• Avoids playing interactive games or those with turn-taking 
• Use few or no gestures by twelve months of age 
• Does not wave goodbye 
• Demonstrates little interest in children of own age 
• Does not play games with turn-taking 
• May not respond to questions or directions 
• Has difficulty understanding others’ feelings or talking about their feelings 
• Does not emote via facial expression like sad, surprised, or happy 
Restricted or repetitive behaviours or interests:  
An autistic child or adult may have repetitive patterns or limited activities, interests, or behaviours, including any of these signs: 
• Arranges toys or other items in an order and gets upset when the order changes 
• Develops certain rituals or routines and shows anger at any change 
• Plays with toys the same way daily 
• Repeats words or phrases over and over 
• Focused on parts of objects, like wheels 
• Gets upset with minor changes 
• Has obsessive interests 
• Rocks body, flap hands, or spins self in a circular motion 
• Usually sensitive to light, touch, or sound 
• Has unusual reactions to the way things smell, taste, sound, look, or feel 
• Has certain food preferences, such as eating only selected foods and refusing others 
• May be indifferent to temperature or pain 
Fast facts: 
The number of autistic children is on the rise. While there is an actual increase in the number of cases, this could also be due to more comprehensive screening, 
Autism affects children of all nationalities and races. It is more common when the individual experienced birth complications or was born to older parents.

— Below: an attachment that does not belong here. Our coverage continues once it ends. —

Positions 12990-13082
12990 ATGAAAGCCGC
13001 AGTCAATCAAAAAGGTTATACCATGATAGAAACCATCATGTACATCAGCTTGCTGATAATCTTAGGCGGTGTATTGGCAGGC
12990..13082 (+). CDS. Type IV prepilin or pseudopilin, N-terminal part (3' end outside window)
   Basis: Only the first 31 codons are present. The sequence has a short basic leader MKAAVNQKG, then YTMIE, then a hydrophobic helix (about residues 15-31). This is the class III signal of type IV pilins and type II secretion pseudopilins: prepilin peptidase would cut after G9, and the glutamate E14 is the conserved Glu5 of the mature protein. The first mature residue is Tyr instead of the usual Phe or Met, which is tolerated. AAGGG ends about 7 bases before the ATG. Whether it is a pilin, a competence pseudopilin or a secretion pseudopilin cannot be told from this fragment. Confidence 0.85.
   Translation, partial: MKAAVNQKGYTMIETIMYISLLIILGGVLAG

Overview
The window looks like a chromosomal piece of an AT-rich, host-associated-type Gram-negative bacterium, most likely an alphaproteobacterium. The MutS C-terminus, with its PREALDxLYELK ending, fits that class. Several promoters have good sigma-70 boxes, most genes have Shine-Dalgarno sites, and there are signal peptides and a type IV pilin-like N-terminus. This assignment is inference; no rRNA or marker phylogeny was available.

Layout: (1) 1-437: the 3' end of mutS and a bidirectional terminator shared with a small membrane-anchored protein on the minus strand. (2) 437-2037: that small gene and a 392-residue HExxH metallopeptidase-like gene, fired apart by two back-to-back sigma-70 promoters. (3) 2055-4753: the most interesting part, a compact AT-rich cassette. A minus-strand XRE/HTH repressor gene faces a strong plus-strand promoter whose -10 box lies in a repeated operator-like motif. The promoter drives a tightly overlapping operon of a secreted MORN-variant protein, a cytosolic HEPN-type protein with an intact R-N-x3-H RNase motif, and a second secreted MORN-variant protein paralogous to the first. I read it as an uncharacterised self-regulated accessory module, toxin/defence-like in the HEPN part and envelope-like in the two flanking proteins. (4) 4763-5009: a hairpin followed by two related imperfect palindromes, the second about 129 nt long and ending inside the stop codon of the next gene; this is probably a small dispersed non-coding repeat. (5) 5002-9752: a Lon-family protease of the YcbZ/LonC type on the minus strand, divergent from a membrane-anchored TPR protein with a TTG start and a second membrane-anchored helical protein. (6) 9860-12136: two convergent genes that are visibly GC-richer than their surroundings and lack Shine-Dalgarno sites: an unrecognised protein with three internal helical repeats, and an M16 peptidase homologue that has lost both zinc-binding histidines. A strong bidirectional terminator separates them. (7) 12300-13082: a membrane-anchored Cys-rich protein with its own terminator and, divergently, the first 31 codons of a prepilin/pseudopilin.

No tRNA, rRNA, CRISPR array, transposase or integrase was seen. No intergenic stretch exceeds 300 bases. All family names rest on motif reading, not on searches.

People assigned male at birth are four times more likely to develop autism. Families where one child is autistic are more likely to have another autistic child. 
Children with other medical conditions are more likely to be autistic, particularly with certain genetic or chromosomal conditions, including fragile X syndrome or tuberous sclerosis. 
The History of Mistreatment 
The history of mistreatment for autistic and neurodiverse individuals is long, but there are some major issues that impact autistic people today. Unfortunately, autism has been pathologized by society and medicine. Many major organizations, such as Autism Speaks, furthered this agenda by promoting awareness over services with a practical impact for autistic people.. They also paid their executives more than half a million and for many years lacked any autistic people on their executive board. 
Historically, autism “activists” pushed for person first terminology, such as person with autism. However, today most autistic people prefer identity first terminology and reclaimed the term autistic. 
The overarching goal is to provide an inclusive world for people who are neurodiverse that is designed by people who are neurodiverse. There are resources and advocacy groups for autistic people and their allies, like the Autistic Self Advocacy Network
The Strengths of Autism 
There are many examples of the benefits associated with autism, such as an exceptional ability to pay attention to detail in visual or auditory information, creative talents, technical abilities, and expertise in niche areas. Character strengths include honesty, loyalty, and a solid moral compass. 
While each person is different, many autistic people demonstrate valuable characteristics. As adults, there are specific career opportunities where these strengths set them apart. 
1. https://www.cdc.gov/ncbddd/autism/facts.html 
2. https://www.mayoclinic.org/diseases-conditions/autism-spectrum-disorder/symptoms-causes/syc-20352928 
3. https://www.who.int/news-room/fact-sheets/detail/autism-spectrum-disorders 
4. https://www.spectrumnews.org/features/deep-dive/finding-strengths-in-autism/